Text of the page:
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Australian Journal of Pharmacy : September 2006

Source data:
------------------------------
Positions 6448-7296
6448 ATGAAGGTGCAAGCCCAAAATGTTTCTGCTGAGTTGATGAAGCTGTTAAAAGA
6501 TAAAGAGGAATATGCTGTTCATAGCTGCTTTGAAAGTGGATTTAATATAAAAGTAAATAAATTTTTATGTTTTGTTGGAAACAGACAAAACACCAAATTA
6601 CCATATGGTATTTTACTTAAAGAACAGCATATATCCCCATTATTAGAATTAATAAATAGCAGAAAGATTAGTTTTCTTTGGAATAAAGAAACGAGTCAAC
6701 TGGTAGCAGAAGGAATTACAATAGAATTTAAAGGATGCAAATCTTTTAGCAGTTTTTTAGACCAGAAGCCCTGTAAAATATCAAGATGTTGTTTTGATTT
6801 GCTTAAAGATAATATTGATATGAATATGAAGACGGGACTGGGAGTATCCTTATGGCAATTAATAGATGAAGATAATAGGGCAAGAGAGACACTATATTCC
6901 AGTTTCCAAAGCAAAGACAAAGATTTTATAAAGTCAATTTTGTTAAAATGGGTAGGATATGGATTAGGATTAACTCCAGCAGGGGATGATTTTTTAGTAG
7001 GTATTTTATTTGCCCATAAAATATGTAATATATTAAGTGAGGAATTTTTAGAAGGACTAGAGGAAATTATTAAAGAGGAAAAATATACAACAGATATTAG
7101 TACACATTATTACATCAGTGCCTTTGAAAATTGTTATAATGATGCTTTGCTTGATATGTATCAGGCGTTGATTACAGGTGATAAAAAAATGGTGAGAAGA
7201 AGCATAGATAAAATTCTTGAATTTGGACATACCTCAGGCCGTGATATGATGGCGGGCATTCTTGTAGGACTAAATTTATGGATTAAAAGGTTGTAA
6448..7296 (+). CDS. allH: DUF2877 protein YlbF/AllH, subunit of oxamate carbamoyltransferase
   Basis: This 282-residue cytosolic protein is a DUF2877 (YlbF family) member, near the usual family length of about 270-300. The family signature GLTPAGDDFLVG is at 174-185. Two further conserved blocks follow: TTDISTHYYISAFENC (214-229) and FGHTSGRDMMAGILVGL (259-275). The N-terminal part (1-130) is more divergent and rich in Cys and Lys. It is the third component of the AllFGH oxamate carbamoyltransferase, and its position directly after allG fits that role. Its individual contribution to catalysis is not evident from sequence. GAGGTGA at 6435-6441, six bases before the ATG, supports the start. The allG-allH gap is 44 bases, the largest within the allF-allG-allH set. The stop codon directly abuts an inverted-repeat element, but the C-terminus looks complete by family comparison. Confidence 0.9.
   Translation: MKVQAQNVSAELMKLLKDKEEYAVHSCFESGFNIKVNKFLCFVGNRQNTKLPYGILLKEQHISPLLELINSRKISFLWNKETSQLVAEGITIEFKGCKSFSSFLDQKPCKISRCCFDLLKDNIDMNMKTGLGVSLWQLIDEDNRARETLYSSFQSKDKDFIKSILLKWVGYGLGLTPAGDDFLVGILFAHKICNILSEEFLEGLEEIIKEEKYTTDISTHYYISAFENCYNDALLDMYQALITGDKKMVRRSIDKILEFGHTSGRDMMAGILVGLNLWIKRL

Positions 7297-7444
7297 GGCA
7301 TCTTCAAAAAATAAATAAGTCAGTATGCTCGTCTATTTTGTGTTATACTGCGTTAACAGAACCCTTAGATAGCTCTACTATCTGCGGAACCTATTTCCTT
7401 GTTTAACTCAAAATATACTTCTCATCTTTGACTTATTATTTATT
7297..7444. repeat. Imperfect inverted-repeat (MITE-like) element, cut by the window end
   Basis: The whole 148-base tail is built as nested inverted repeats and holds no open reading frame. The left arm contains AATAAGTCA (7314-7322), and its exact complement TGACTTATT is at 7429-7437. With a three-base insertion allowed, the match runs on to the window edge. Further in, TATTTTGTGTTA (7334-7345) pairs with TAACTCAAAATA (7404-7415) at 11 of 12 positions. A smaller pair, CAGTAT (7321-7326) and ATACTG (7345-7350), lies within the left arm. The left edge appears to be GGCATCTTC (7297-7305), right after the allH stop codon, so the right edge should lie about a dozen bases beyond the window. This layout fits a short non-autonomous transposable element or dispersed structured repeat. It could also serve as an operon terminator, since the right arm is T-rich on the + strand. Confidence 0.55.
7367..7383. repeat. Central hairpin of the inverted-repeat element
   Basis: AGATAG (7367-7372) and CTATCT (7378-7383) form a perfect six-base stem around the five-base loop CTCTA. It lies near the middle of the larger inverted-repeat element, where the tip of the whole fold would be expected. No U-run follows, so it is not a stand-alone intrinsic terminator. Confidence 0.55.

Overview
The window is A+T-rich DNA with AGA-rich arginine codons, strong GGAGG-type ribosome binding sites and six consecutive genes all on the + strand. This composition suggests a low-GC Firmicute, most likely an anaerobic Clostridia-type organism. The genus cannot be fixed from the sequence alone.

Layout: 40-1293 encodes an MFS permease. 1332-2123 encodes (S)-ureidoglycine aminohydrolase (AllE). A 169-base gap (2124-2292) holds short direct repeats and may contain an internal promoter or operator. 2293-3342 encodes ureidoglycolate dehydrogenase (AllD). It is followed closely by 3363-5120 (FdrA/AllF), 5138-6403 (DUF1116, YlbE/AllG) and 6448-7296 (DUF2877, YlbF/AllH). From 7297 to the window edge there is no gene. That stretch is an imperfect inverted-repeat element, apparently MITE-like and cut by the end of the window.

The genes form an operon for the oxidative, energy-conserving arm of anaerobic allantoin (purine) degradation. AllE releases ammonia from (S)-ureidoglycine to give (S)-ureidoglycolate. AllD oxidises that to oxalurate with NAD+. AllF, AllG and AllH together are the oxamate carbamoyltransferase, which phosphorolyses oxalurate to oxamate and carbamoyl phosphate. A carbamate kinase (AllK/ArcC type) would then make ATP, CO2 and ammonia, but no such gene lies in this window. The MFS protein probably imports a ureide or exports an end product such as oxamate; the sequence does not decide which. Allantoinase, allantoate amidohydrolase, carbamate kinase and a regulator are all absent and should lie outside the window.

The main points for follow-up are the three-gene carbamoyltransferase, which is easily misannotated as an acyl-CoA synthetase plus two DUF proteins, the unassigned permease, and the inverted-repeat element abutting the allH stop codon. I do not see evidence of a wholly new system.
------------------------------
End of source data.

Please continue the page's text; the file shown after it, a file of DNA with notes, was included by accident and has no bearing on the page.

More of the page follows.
editorial from the editor firstname.lastname@example.org EDITORIAL AND word frequently used in the debate about reforming the PBS is ‘headroom’. The Howard Government says it wants to create ‘headroom’ in the PBS to enable the entry of new and more expensive medicines. It says—wrongly—the current PBS growth estimates by Treasury are unsustainable and that unless savings can be found, there won’t be ‘headroom’ to pay for these new medicines. Treasury estimates are significantly in excess of independent analysis commissioned by the Guild and pharma companies. Even the Health Minister says the PBS will grow by only 7.8 per cent over the next four years—less than the CPI and well below the inflation rate. Any headroom for trust? A The Guild stands together with fellow members of the Medicines Partnership of Aus- tralia saying in the Partnership’s second PharmaFacts newsletter that existing government savings policies will reap more than $2.2bn, delivering sufficient ‘headroom’ to pay for new medicines on to the PBS. But, despite the evidence, this Government continues to stare through the argument. Perhaps it simply doesn’t see these as savings to be reinvested in the PBS because they’ve been earmarked for other purposes. Which brings me to a word I’d like to see used more often in this debate: ‘trust’. The public trusts pharmacists to help them with their medicines—they know pharmacists have the interests of the public at heart. Trust has to be earned over time and is either reinforced or damaged by previous actions. It’s one of the principles health professionals like phar- macists hang their white coats on. So can pharmacists trust the Howard Government to work in the best interests of the public and ensure their access to medicines? Putting aside the fact that its current proposals will rip and tear at Australia’s network of community pharmacies—the heart of a system of medicines supply admired the world around—one can only imagine that the Government’s stated intention to create ‘head- room’ means that whatever expected (‘expected’ being operative because of the Govern- ment’s atrocious record at financial forecasting) savings are generated will be used by the Howard Government to reinvest into the PBS to pay for community access to medicine innovations. Sounds fair enough in principle; but can this statement be trusted, given the Government’s track record, and even if further sustainable savings can be found? Not if you remember that the savings generated from the 12.5 per cent generics policy was used to buy off the grey vote following the Mark Latham Medicare Gold initiative in the lead up to the last election. Not one dollar from the policy is being spent to sustain the PBS. Yet Prime Minister Howard claimed when announcing the policy that the measure would harvest almost a billion dollars to pay for a range of senior citizen health services. Okay, $2.2bn minus, say, about $1bn worth of senior citizen pledges, leaves more than a billion dollars to fund the entry of new medicines onto the PBS. Now add that to the fact that, if it gets its PBS slash-and-burn proposals up, the Gov- ernment will effectively renege on its Agreement with pharmacy to ensure the sustainabil- ity of the network. Also add the approach taken by Government and the Department of Health in negotiating that Agreement and subsequent dealings. And what about the Government’s intention to improve the efficiency of the medicines supply chain? A few years ago the Government’s competition policy watchdog, the Aus- tralian Competition and Consumer Commission, blocked a merger between Sigma and Australian Pharmaceutical Industries. Not even the community benefit provisions allowed this to occur. Now, with API in its current position and a Government continuing to tin- ker with the Community Service Obligation fundholding, we continue to wonder how this Government can tell the public, hand on heart, that its concerns for the sustainability of the PBS rest with the need to create more ‘headroom’ for new medicines. Does it really pretend to understand or care for this vital plank of medicines policy? Can we really trust this Government’s intentions—or is it simply a case of trying to create political ‘headroom? MATTHEW ETON, EDITOR 8 ? THE AUSTRALIAN JOURNAL OF PHARMACY VOL 87 SEPTEMBER 2006 ADVERTISING OFFICES: Suite F2, 1-15 Barr Street, Balmain NSW 2041 TELEPHONE: (02) 9818 7800 FACSIMILE: (02) 9818 7811 EMAIL: email@example.com WEB SITE: www.appco.com.au/ Managing Editor: David Weston Consulting Editor: Jack Thomas, OAM, PhD, MSc, FRPharmS, FPS Editor: Matthew Eton Feature Writers: Megan Haggan, Kymberly Martin, Lisa Offord Advertising Account Managers: Rad Miller firstname.lastname@example.org Jeff Johnston (02) 9556 9821 (02) 9556 9819 email@example.com Vicki Davidson (02) 9556 9816 firstname.lastname@example.org Production Manager: Suzanne Watson Marketing and Promotions Coordinator: Sarwat Majeed Layout designer: Janice Baxter BOARD OF DIRECTORS John R Coppock,(Chairman) FPS, FAICD, MAIPM Alan A Russell, OBE, FPS, MR Pharms S (Hon), FAIPM (HC), FAICD Leo Lewis, ASA, B Bus David Mattingly David Weston, BA, DiplM-Lib, DipEdPub SUBSCRIPTIONS Within Australia $93.50 pa GST inclusive All other addresses $145 pa Single copies: within Australia $9.35 GST inclusive Overseas $12.50 (includes postage) Inquiries (03) 9810 9900 The Australian Journal of Pharmacy is published each month by the Australian Pharmaceutical Publishing Co. Limited. ACN 004 082 053 Registered office: 40 Burwood Road, Hawthorn Vic 3122 Telephone: (03) 9810 9900 Facsimile: (03) 9819 1706 Printed and bound by National Capital Printing ISSN 0311-8002 © 2006 APPCo Ltd. All AJP material is copyright. Reproduction in whole or in part is not permitted PHARMACY’S OWN INFORMATION RESOURCE Member: Audit Bureau of Circulations Largest paid circulation of Australian pharmacy publications